JOB ENVY: An Entrepreneur And Film Director
Name: Brian Iglesias Branch: U.S. Marine Corps Job Field: Film and Television Title: President & CEO of Veterans Expeditionary Media,...
Name: Brian Iglesias
Branch: U.S. Marine Corps
Job Field: Film and Television
Title: President & CEO of Veterans Expeditionary Media, LLC
His path to the military
Brian Iglesias grew up in Jackson, New Jersey, a town close to the Jersey shore best known as the home of Six Flags Great Adventure. One of four children born to a single mother, he knew that going to college wasn't going to be as simple as writing a check.
“At times, my mom worked four jobs,” said Iglesias. He explained that when his best friend and fellow football player went to meet with a recruiter, he decided to go along.
In 1995, Iglesias enlisted in the U.S. Marine Corps, serving as an enlisted Marine and obtaining the rank of staff sergeant. Taking advantage of the Marine Corps Enlisted Commissioning Education Program, which allowed him to remain on active duty while attending college and the Reserve Officer Training Corps, he was commissioned as an infantry officer in 2002 through the University of Pennsylvania ROTC program.
“It was my path to a better life,” said Iglesias, who graduated with a degree in film from Temple University.
Transitioning out of the military
Iglesias served three combat deployments as an infantry officer, eventually receiving injuries that required surgery on his neck, and left him with permanent damage in his right arm. The combination of the injury, as well as family considerations, led him to begin transitioning from active duty.
“It was time for me to pursue my personal interests,” said Iglesias. He left active service as a Marine captain in 2008, although he continues to serve as a reserve major.
Path to becoming an entrepreneur
When asked if he had a plan to transition from active service, Iglesias replied, “I had an assumption.”
Having left the Marine Corps at a time when there were not many hiring initiatives in place, he found that his plan to send out resumes and get a job was less than adequate.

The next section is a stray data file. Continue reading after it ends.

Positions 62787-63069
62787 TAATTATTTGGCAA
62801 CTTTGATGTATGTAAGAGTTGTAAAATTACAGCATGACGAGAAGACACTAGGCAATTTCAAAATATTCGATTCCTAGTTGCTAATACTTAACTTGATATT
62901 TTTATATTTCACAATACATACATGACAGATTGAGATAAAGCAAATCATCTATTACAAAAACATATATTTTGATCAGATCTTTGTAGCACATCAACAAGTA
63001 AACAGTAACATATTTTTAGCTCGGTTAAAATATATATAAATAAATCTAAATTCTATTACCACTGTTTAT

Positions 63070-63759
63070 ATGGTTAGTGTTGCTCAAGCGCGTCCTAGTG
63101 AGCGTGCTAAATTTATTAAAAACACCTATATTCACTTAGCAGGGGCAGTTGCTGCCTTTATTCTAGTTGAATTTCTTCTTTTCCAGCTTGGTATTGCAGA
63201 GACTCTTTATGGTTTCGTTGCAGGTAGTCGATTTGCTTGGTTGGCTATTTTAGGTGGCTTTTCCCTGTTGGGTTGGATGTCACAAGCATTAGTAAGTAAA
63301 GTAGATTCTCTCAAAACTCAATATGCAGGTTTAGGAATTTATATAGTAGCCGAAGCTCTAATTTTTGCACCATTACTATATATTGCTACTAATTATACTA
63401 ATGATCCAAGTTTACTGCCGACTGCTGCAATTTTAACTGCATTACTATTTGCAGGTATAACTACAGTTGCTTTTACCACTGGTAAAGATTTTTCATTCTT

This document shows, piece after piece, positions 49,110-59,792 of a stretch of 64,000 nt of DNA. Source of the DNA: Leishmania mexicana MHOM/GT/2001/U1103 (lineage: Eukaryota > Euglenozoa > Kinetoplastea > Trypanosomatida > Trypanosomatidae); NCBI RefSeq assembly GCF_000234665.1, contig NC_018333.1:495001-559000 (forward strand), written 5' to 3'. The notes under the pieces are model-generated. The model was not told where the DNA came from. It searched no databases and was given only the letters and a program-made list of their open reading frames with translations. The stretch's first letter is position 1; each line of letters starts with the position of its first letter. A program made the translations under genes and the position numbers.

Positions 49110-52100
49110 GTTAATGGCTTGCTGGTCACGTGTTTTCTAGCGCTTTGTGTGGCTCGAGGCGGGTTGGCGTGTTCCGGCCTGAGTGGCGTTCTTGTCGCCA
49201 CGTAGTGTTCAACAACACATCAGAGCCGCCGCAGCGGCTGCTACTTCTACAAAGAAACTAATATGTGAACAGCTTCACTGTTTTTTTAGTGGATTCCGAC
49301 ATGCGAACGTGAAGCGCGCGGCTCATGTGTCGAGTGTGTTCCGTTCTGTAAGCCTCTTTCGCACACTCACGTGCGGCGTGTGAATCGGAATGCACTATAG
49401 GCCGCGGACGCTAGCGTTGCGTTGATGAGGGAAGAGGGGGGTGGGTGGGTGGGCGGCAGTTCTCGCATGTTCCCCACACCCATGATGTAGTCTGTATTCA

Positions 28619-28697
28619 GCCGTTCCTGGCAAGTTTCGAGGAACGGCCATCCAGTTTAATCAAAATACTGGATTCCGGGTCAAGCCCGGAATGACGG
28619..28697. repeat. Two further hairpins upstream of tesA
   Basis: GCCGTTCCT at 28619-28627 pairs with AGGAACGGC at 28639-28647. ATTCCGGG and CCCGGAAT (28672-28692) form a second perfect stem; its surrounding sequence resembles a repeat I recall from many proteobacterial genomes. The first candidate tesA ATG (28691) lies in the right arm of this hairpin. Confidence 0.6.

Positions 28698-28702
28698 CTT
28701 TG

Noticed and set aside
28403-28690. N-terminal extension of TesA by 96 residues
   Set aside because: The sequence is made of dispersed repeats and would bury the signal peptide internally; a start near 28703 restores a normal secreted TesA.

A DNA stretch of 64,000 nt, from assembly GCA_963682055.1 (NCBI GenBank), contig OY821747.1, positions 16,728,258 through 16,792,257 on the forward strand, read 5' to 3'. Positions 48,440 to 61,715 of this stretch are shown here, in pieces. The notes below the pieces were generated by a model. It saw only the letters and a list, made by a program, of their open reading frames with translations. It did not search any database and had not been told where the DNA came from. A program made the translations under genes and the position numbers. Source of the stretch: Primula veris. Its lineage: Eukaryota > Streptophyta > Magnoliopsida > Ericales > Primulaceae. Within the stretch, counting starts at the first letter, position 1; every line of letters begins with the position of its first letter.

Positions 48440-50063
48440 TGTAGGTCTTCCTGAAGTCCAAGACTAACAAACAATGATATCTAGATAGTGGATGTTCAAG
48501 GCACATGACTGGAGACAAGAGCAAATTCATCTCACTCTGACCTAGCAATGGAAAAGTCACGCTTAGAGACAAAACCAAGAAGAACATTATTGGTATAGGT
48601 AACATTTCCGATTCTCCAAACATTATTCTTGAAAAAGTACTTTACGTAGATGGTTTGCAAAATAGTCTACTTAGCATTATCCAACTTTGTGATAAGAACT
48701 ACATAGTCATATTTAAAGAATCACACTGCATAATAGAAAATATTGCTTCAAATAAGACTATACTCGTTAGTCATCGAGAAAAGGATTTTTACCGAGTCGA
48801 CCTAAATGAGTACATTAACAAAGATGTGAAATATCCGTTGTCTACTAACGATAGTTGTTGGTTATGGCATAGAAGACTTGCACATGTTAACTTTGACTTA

“I was overqualified to get started, but underqualified for mid-level work,” said Iglesias. After about six or seven months, he finally made the decision to go into business for himself.
After making that decision, Iglesias attended the Entrepreneurship Bootcamp for Veterans with Disabilities, hosted by Syracuse University. The boot camp is taught in three phases, including a self-development module, residency class, and continuing education component that are designed to help veterans learn the basics of business ownership, and how to use their skills to succeed.
“I had a dream and a passion,” said Iglesias, who took what he learned at EBV and started his own film production company.
The Chosin Project
For their first project, Iglesias and his producing partner, also a Marine Corps veteran, decided to produce a documentary on the Battle of Chosin, a pivotal battle of the Korean War.
“The world didn't need another movie about WWII,” said Iglesias, explaining why he chose that particular topic. He added that the Battle of Chosin is a familiar battle to all Marines, who learn about it in both enlisted and officer schools. It is a part of their tradition and heritage, and they often feel a special relationship with Korean War veterans.
Currently, Iglesias' production team continues to build The Chosin Project from a documentary to a continuing creative project through animated shorts, comic books, and other media ventures.
“It's been really important,” said Iglesias, who added, “We're really focused on expanding [The Chosin Project] into a feature film and television series … We're telling more of the story.”
Advice to veterans transition out of the military
The most important piece of advice Iglesias would give to transitioning veterans is: “Don't do it alone. Don't transition alone.”
It might be easy to feel that way when you get off of active duty, and “…your buddies are scattered all over the country,” said Iglesias. But he emphasized, “You were successful in the military because you were part of a team.”
Although most branches of service now offer several hiring initiatives and transition services, such as the Army Career and Alumni Program, Iglesias encourages newly transitioning veterans to build their own transition team.
“Don't be afraid to pick up the phone and cold call firms,” said Iglesias, who currently volunteers with several organizations that help transitioning veterans, including Veterans in Film and Television and the EBV. “You're not looking for a handout … you're looking for support.”